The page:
Process Overview 2/4: Green Toy


(click to enlarge)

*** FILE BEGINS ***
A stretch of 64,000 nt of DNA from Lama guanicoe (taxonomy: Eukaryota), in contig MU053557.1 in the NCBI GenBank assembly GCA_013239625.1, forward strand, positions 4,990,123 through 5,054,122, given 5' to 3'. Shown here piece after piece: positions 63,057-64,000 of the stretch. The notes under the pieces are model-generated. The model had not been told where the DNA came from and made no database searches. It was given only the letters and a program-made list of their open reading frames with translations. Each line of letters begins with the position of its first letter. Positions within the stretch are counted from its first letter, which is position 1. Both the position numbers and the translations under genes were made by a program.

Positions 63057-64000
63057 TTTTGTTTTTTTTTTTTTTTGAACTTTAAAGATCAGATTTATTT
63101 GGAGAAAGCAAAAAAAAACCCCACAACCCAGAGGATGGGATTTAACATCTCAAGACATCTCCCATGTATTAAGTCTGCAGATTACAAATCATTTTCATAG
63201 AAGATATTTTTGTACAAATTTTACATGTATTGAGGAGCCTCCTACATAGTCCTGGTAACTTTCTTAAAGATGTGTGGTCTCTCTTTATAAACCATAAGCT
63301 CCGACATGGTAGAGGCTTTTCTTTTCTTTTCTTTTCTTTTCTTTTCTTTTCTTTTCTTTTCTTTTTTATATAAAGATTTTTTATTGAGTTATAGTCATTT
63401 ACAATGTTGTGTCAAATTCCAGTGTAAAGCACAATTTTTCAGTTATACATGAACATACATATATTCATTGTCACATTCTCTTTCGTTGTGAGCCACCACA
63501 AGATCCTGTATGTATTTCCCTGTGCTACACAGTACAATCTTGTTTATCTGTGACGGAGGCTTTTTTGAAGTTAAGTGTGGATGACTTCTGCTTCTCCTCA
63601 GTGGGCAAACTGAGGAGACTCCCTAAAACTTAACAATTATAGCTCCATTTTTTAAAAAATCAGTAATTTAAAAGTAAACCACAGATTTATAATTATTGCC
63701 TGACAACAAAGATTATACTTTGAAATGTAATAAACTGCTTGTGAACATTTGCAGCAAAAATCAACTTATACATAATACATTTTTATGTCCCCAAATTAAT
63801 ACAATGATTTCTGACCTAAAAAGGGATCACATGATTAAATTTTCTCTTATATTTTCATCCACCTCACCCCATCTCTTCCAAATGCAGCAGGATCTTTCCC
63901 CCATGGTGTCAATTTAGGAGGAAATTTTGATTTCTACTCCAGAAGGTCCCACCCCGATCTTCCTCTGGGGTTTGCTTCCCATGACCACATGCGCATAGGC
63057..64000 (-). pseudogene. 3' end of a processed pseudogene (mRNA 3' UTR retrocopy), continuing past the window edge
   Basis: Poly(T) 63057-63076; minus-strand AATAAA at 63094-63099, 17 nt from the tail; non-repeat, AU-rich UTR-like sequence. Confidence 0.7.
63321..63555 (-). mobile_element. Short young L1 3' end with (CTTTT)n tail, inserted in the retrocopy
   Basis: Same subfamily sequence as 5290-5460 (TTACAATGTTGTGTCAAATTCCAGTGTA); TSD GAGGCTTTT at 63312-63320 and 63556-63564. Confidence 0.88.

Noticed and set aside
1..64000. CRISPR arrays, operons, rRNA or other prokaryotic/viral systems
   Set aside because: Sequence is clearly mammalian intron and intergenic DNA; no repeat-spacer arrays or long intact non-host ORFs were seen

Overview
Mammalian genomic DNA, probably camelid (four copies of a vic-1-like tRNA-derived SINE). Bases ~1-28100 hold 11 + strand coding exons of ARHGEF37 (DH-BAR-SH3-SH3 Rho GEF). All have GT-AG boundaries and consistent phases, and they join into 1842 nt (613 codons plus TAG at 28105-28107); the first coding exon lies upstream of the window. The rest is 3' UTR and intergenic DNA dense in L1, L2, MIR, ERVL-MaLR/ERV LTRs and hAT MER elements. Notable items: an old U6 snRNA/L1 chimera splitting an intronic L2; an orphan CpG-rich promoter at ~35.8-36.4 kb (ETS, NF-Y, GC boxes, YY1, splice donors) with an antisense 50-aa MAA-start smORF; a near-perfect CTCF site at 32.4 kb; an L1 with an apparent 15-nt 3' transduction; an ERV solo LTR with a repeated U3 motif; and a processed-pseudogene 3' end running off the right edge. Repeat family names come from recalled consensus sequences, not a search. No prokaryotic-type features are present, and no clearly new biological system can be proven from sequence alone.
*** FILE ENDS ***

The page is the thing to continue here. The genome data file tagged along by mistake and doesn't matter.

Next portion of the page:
I came up with the above after being asked to create a “small, cute toy that looks like it could be found in a Discovery store.” A special thanks goes to Photoshop CS3’s new “Smart Object” feature for DOF situations like this. I’m now able to convert assets within scenes, such as the blurred figure in the background here, into “Smart Objects” allowing multiple adjustments without harming the original art. “Adjustment Layers” set to “Hue & Saturation” also play a major role, in conjunction with “Smart Objects,” when subtle color treatments are needed. Sure, “Photo Filter” is better in many ways. However “Hue & Saturation” can ease the revision process in ways “Photo Filter” can not. For example, the toy in this scenes was changed from purple to green at the client’s request. Did I have time to repaint it? Not exactly. So, an “Adjustment Layer” masked to the toy’s outline was added and the “Hue” slider took care of business. Note that this isn’t the best foundational approach. Repainting is the preferred method. But a deadline is a deadline and sometimes a zero footprint approach to effects is better than not delivering.

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